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Still Elvis after all these years

Were you to compile a career-long chart of Elvis Costello's collaborations you'd need a team of Pete Frames working flat out to catalogue the strands and diversions he's taken along the way.

Currently exploring a more traditional Americana sound with the Sugarcanes, Costello has taken in some pretty peculiar sideways steps in the time since he first emerged as a punk-era oddity on Stiff Records back in the spring of 1977.

Then a gawky-looking geek with a strange name and a penchant for delivering his sulphurous lyrics with a topical sneer, the former Declan Patrick McManus was special from the start and while debut album My Aim Is True abounded with strong tunes and dazzling wordplay the musical backing, courtesy of American country rockers Clover, didn't seem to match the ferocity or desire of the singer.

That was resolved by the end of that year when he recruited The Attractions as his backing band, and added Steve Nieve on keyboards, Bruce Thomas on bass and Pete Thomas on drums, giving him one of the distinctive sound that carried him through the purple patch of This Year's Model, Armed Forces and Get Happy!

The foray into country music on 1981's Almost Blue surprised many but yielded a Top 10 single in Good Year For The Roses. On King of America, one of his finest collections of songs, he collaborated with several members of Elvis Presley's former backing band while his friendship with T Bone Burnett gave us the pleasant if lightweight The Coward Brothers.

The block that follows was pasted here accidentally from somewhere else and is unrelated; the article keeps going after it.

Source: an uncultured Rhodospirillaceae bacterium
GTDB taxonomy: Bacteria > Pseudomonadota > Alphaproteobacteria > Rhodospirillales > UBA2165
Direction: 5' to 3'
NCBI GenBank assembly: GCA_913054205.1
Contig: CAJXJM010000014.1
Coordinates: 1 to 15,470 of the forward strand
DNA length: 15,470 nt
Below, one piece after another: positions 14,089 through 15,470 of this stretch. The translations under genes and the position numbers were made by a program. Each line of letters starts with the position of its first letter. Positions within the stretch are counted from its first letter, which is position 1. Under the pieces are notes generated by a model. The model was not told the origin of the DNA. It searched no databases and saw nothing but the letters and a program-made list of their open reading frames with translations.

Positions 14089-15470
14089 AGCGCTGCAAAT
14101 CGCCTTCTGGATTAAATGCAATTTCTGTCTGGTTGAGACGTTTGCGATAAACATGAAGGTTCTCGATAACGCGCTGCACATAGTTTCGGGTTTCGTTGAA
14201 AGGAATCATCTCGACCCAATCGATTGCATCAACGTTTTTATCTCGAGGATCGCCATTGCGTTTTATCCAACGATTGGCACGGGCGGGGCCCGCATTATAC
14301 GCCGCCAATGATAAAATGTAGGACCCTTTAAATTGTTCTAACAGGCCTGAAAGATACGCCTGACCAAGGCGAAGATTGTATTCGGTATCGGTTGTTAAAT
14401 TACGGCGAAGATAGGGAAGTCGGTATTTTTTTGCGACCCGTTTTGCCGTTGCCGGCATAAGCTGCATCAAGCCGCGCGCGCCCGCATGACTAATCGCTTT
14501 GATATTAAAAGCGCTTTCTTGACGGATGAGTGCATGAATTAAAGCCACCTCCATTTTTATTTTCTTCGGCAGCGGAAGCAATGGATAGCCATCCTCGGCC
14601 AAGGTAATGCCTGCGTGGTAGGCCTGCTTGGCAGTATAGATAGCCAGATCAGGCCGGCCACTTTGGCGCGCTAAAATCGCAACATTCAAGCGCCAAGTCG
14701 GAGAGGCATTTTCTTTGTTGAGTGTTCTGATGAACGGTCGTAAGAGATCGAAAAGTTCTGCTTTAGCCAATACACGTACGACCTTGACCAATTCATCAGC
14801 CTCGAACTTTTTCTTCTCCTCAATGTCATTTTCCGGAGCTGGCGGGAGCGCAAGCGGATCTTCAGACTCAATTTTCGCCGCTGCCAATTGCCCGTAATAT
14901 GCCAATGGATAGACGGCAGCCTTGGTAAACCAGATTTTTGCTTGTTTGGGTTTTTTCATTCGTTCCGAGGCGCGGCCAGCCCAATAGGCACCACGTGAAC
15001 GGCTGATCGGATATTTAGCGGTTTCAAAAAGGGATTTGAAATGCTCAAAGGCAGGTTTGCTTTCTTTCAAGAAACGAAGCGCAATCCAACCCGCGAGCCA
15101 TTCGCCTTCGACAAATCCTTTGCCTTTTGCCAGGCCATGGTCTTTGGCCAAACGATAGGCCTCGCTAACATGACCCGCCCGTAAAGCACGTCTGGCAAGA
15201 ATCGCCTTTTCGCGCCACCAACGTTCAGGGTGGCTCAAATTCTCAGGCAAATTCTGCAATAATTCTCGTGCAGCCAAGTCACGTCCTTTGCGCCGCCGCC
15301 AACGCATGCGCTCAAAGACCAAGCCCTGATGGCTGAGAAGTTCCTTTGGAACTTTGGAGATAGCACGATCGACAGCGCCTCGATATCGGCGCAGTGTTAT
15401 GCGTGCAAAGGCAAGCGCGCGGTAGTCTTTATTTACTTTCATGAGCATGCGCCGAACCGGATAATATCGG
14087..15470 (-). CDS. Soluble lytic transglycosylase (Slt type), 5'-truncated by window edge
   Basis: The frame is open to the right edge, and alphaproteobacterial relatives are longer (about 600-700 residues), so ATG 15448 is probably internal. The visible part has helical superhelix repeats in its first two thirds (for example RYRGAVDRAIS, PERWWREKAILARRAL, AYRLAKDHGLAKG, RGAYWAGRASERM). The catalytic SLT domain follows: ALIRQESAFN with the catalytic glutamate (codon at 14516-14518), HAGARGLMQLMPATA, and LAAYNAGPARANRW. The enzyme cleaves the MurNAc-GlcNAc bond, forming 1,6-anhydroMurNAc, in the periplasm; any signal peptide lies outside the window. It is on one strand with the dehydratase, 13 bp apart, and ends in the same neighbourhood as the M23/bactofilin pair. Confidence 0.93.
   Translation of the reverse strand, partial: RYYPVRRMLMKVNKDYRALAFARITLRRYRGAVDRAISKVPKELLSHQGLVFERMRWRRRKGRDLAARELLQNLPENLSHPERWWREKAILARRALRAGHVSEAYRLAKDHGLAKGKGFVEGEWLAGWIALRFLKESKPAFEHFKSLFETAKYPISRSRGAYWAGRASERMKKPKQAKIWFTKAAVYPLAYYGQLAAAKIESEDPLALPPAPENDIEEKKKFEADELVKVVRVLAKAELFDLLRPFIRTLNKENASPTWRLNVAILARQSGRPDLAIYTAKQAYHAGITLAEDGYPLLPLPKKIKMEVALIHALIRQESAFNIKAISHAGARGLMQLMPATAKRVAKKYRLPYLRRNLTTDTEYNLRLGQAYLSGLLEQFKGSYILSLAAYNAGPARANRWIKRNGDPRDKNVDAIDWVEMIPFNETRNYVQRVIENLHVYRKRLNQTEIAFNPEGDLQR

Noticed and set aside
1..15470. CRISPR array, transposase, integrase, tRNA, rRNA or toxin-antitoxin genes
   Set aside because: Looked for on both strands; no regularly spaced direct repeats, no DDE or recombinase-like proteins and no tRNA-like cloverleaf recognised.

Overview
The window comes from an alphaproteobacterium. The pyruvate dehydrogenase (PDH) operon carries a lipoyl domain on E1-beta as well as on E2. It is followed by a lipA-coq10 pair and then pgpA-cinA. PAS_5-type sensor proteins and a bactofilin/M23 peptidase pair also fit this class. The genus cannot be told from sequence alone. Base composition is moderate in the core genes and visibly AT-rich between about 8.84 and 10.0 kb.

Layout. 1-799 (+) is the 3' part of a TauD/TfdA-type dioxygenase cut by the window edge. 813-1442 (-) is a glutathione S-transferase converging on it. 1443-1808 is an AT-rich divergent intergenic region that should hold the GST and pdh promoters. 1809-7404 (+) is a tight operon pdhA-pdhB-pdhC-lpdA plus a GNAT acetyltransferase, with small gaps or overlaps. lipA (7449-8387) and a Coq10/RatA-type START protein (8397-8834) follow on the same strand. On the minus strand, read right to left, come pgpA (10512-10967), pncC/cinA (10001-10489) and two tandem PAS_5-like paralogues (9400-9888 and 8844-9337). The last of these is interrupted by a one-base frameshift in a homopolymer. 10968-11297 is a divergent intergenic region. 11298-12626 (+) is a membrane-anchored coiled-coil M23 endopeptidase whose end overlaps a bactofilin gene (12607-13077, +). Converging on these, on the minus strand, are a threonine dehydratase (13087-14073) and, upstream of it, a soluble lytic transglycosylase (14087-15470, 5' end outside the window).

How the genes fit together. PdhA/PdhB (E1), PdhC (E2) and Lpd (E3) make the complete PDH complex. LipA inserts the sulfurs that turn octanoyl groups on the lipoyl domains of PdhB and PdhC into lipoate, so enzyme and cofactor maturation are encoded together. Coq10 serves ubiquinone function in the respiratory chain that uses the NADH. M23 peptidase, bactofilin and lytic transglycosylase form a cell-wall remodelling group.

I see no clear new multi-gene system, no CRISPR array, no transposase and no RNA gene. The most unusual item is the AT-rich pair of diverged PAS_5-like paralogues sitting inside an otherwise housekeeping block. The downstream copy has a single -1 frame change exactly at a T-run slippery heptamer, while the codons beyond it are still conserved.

As the years rolled on, he teamed up with the likes of Paul McCartney, Burt Bacharach and Allen Toussaint, yet some of his projects have seemed most peculiar.

The desire to be seen as a "serious" artist by working with classical musicians has led many a man astray in the past -- Macca only got away with Liverpool Oratorio because very few people heard it and that forthcoming Sting thing with the London Philharmonic sounds like a night in a very painful circle of Hell -- and Costello is no exception.

The Juliet Letters, which he recorded with The Brodsky Quartet, may have sounded like an interesting project on paper but failed to convince on record while the less said about My Flame Burns Blue, a 2004 live collection with the Metropole Orkest, the better. Indeed, the whole point of the latter seems to have been the desire to have a record released on the legendary Deutsche Grammophon label.

You'll be far more entertained and enlightened by the collection of songs he wrote for Wendy James's solo album, a batch he knocked out in under a week.

Elvis Costello still has a back catalogue very few songwriters of his era can touch and is to be commended for refusing to let the grass grow under his feet -- but it's doubtful if he'll ever recall the sheer visceral power and tension of the days when he was backed by The Attractions.

Elvis Costello and the Sugarcanes play Vicar Street tonight